If you have a cat that goes outside, then you know about the inconvenience of being their personal door attendant; a cat door can free you both up. There are many cat doors to choose from; examples include the Microchip Cat Door that only opens when a cat with a paired *microchip or collar key walks up to the door and the 4-Way Locking Big Cat Door for cats up to 25 lb. But regardless of which type of cat door you choose, you’ll still need to train your cat how to use it.
Start with the right size
The first thing you’ll want to do is make sure you choose the correct size door so that your cat feels comfortable passing through it. You can figure out the right door size in 3 easy steps.
1: MEASURE WIDTH:
Measure the widest part of your cat, the chest or hips. Add one or two inches.
2: MEASURE HEIGHT:
Measure your cat from the top of the shoulders to the bottom of the chest or belly; use the tallest part. Add one or two inches.
3: SELECT THE SIZE
Based on your cat’s width and height, you can find a chart to help you choose the right size door on the product packaging or on the cat door listings at the links mentioned above.
Easy steps for successful cat door training
Not all cats are the same. Some will figure out how to use a cat door quickly, while others will take more time. Don’t try to do too much, or you’ll both get frustrated. Two spaced-out 10-minute training sessions a day should be fine.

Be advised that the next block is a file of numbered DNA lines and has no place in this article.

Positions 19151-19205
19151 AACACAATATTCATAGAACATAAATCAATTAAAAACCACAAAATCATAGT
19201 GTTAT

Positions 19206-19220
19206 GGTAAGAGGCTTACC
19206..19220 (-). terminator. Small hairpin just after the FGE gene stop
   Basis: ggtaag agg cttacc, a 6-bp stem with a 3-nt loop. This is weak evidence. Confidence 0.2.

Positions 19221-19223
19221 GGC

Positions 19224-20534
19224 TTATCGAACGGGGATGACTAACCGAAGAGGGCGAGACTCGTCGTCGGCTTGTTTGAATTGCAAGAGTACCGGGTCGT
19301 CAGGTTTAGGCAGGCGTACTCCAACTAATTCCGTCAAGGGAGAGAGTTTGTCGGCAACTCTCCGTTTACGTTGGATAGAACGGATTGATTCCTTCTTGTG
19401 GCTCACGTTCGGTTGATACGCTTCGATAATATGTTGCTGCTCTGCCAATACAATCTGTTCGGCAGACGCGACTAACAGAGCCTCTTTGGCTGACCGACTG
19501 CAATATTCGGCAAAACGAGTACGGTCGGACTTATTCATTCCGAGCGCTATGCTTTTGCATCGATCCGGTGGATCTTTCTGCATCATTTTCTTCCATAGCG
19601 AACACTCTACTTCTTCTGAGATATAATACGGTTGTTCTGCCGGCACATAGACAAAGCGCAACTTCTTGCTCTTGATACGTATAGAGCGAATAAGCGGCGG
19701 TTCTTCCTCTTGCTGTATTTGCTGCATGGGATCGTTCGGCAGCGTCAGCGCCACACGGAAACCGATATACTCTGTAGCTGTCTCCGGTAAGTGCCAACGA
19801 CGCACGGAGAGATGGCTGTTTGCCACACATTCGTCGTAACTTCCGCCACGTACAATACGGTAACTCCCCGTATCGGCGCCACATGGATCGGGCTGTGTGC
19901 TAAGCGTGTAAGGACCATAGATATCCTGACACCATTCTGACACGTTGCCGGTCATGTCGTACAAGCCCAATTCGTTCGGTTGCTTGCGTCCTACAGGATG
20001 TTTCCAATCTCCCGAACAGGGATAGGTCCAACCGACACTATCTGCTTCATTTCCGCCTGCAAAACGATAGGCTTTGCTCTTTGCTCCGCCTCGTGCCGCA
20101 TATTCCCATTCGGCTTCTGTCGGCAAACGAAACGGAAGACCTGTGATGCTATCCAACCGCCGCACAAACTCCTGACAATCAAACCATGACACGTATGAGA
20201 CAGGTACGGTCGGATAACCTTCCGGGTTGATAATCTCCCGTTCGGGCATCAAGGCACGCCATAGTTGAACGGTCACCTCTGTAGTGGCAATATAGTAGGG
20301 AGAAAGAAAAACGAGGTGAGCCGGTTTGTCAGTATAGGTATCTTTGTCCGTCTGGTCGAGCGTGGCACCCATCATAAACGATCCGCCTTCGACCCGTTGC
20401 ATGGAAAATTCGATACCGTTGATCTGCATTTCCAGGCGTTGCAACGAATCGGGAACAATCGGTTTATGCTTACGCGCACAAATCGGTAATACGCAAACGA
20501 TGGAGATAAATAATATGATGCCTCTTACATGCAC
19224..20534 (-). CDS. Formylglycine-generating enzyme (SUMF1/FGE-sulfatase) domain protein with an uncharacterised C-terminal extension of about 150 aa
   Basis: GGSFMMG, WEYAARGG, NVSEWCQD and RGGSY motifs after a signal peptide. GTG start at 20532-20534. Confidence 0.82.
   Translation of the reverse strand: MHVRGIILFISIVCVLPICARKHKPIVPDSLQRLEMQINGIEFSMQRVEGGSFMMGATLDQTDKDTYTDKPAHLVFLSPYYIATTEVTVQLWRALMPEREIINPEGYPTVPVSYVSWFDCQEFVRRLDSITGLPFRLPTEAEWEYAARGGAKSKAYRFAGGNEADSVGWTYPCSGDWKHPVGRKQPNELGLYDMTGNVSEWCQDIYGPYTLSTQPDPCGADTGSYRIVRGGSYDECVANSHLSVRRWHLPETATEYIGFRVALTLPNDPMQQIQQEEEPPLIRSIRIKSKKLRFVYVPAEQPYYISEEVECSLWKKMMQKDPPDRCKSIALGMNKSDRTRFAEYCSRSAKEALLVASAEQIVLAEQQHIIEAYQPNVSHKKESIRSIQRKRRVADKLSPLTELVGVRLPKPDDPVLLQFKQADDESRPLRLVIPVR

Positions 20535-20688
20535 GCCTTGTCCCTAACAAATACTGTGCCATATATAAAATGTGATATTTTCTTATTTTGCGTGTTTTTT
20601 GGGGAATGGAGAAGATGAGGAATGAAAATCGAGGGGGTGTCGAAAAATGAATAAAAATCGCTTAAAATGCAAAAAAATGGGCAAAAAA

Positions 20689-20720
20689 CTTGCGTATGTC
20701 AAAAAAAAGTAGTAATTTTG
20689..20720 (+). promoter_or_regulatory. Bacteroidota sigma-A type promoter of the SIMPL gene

Start by taping the door flap all the way open
This way, your cat will have a clear view of how to go through the passage.
- Introduce your cat to the door by putting your hand through it so they can see how it works
- Let your cat look through the opening so that they see that it leads outside
- Entice your cat to go through the passageway with some treats or their favorite toy
- Reward your cat with praise, perhaps another treat and depending on their personality, a cuddle
Teach your cat to go through with the flap down
Some cat doors make a noise when the flap opens and closes. To avoid alarming more skittish cats, let them hear you manually shut the flap slowly to help them become familiar with the sound it makes.
Now you’re ready to gradually lower the cat door flap. You can use tape and string to adjust the height, so your cat has to partially push the flap out of the way to get through.
As your cat gets more comfortable, you can keep lowering the flap and repeat the process until it is completely closed and your cat pushes through to use the door.
Patience is a plus for cat door training
Not all cats learn at the same speed, so don’t raise your voice or get frustrated if they don’t learn quickly. Also, don’t push your cat through the door. That will only lead to a negative association with it.
Some cats need to use the door several times to get used to it. However, with a bit of practice and patience, your cat will learn how to use their door to enjoy more outdoor adventures, and you’ll be free from being their door attendant.
* This cat door works with 15-digit microchip numbers and can read all FDX-B, 977 and 985 microchips.